These cars were not designed to run with alcohol in the gas. The original neoprene hose was resistant to gasoline, but not to alcohol. Rubber and alcohol don't mix because alcohol is an ACIDIC organic solvent. Over time it will dissolve the neoprene hose to the point were it leaks. the rubber crumbs will clog the fuel filter.
You have to replace all of the factory neoprene hose with a PTFE (Teflon plastic) lined fuel line:
The hose should have a green stripe to show that it is resistant to gas and alcohol.
Not only is the hose at risk, but so are the steel fuel lines, the galvanized steel gas tank and the pot metal carburetor are at risk of chemical attack. The pictures I have illustrate what alcohol does to a Holley 4150 carburetor, but your Rochester or Carter carb are equally at risk because they were all made out of di-chromate clad pot metal cast carb parts.
So to counteract the corrosive effects of alcohol Holley has recast these parts (those that are not billet) out of solid aluminum and then has them anodized green to protect the aluminum. With any anodized part the protection lasts only so long as the sacrificial metal remains chemically active. The coating is consumed over time.
Quick Fuel and Barry Grant did the same thing with their Holley clones (Barry Grant is now a wholly owned subsidy of Holley so there isn't the copyright infringement question that makes me wonder why Colt Industries that owned Holley when these carbs first appeared on the market didn't sue them) only anodizing them in red or purple instead of the Holley Green that matches the industry standard for gasohol.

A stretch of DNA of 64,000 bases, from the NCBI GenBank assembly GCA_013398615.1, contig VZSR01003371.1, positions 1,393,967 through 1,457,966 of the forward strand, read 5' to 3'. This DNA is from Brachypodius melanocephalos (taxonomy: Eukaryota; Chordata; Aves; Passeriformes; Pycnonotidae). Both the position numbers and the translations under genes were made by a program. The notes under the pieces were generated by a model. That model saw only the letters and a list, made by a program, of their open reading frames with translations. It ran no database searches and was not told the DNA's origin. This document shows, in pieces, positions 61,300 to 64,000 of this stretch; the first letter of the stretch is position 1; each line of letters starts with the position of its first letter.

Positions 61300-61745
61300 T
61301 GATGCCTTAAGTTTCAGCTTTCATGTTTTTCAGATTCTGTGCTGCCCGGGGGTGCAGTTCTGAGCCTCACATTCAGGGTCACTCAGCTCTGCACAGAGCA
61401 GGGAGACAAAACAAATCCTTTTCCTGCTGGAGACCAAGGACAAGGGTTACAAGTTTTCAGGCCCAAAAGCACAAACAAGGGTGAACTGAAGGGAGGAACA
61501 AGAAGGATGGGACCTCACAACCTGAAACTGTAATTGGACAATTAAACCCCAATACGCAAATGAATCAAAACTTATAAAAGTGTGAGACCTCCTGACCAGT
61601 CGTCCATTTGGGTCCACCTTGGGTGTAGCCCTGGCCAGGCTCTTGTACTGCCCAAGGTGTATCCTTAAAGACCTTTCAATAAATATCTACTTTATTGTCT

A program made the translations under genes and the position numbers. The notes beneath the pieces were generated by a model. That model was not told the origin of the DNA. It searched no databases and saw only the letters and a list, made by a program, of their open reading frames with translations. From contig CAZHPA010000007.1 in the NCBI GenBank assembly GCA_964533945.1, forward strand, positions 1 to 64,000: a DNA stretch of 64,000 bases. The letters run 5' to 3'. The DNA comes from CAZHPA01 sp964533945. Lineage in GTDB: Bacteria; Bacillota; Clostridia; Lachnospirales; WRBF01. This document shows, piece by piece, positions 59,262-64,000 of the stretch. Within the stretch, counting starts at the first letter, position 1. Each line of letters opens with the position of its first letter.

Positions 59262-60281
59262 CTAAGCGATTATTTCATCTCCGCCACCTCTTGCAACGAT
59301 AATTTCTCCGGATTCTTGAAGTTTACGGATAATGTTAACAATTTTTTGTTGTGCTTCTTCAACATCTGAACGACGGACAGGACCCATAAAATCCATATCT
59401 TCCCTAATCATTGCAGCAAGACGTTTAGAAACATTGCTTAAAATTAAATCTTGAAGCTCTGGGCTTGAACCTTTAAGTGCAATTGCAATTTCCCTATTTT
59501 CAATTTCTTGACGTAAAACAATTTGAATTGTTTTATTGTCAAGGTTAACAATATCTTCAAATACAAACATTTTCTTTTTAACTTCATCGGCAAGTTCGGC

So a new carb that is designed to work with gasohol will not be affected, but your old carb will be adversely affected. The only solution for a museum piece is to run straight gasoline without any alcohol in it such as race gas available in five gallon cans from VP Sunoco, or other sources. Shipping fees and disposal of the hazardous waste (the empty can) drives up the cost, but I do not recommend buying it in 55 gallon drums like I used to do before 9-11 as it decomposes within days (the higher octane additives evaporate quickly once the drum is opened). There are still gas stations in most big towns at least in the South-east that still sell straight high octane lead free gas, but usually only on a Friday from a locked pump as there is no road tax associated with the gas sale. As such it has to go into an empty 55 gallon drum left over from my previous buying race gas, or five gallon gas cans. It is also legal to put it in your trailered race car (a trailered car without a license plate).